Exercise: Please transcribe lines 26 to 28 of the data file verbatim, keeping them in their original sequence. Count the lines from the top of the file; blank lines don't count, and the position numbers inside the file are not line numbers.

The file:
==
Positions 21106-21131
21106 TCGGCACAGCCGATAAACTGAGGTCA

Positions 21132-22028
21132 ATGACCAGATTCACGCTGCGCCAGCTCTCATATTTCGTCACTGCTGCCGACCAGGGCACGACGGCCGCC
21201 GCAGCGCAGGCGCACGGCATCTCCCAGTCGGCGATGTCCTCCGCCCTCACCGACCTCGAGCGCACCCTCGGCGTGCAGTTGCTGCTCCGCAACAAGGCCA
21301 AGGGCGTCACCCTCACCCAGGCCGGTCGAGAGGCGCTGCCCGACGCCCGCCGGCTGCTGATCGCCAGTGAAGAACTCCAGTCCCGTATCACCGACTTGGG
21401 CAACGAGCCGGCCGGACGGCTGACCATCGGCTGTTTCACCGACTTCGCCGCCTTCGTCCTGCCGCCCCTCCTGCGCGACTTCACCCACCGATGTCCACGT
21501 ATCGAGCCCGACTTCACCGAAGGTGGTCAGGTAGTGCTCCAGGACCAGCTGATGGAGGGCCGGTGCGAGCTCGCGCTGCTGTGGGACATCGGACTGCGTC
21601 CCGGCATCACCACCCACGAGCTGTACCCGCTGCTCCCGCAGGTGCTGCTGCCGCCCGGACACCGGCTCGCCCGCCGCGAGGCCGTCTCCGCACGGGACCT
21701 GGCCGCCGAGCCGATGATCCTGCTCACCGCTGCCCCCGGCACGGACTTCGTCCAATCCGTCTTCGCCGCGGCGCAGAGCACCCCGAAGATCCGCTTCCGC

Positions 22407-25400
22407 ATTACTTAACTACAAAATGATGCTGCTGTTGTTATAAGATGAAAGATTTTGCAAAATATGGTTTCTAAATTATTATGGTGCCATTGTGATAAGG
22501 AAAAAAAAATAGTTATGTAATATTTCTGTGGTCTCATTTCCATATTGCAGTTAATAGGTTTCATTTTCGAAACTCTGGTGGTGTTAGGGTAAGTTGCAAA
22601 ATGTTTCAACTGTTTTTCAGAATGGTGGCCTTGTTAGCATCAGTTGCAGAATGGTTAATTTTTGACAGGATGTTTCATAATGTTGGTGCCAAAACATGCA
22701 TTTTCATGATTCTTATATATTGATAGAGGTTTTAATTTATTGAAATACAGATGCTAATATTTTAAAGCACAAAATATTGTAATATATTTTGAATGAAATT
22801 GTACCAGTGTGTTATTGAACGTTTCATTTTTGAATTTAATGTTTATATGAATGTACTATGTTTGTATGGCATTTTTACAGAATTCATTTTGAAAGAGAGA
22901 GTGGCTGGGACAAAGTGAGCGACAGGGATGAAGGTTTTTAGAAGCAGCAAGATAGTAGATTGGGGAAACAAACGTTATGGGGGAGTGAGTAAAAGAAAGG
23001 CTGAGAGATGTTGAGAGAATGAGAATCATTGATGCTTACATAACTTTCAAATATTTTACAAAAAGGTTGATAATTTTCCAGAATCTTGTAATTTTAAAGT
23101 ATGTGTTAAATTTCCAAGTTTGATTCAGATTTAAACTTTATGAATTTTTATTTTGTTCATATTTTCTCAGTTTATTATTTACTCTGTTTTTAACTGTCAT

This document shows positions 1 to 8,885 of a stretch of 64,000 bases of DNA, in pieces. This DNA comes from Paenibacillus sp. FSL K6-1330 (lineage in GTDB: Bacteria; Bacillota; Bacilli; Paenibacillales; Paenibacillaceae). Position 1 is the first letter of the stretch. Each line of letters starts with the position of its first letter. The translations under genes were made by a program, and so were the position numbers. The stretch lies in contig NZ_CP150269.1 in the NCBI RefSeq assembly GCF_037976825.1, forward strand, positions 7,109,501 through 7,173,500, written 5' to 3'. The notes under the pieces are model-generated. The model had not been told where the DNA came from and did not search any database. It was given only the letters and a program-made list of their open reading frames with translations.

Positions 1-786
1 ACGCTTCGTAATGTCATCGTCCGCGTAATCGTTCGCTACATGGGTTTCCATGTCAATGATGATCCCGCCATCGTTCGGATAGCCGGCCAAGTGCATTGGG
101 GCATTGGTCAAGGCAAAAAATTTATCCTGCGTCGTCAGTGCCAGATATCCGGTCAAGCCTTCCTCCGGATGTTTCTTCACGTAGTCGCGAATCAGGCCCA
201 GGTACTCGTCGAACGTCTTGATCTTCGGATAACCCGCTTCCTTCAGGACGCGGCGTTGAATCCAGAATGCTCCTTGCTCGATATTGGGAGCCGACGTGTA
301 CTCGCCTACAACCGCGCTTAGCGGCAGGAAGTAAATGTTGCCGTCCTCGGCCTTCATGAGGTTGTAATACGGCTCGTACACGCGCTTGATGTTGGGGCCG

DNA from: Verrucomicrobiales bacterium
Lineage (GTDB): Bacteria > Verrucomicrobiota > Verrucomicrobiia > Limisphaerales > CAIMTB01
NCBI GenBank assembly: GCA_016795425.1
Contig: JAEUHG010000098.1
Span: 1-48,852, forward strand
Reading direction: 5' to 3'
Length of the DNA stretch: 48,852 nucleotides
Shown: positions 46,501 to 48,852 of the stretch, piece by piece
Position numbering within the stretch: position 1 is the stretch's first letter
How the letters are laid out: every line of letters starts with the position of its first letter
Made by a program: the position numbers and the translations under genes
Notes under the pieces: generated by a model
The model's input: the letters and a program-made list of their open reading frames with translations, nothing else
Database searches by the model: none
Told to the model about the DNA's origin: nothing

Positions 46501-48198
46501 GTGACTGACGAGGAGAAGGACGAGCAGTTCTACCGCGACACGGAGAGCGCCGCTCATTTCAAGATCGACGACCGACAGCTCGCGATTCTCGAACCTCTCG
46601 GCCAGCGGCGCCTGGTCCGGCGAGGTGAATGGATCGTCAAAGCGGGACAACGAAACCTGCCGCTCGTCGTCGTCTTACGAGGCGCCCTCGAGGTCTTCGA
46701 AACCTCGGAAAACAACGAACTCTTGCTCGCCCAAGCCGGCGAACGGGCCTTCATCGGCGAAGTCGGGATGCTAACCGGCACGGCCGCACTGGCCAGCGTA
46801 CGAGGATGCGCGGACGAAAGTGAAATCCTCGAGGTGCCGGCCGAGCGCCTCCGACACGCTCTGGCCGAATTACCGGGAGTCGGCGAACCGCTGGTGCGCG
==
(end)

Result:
DNA from: Verrucomicrobiales bacterium
Lineage (GTDB): Bacteria > Verrucomicrobiota > Verrucomicrobiia > Limisphaerales > CAIMTB01
NCBI GenBank assembly: GCA_016795425.1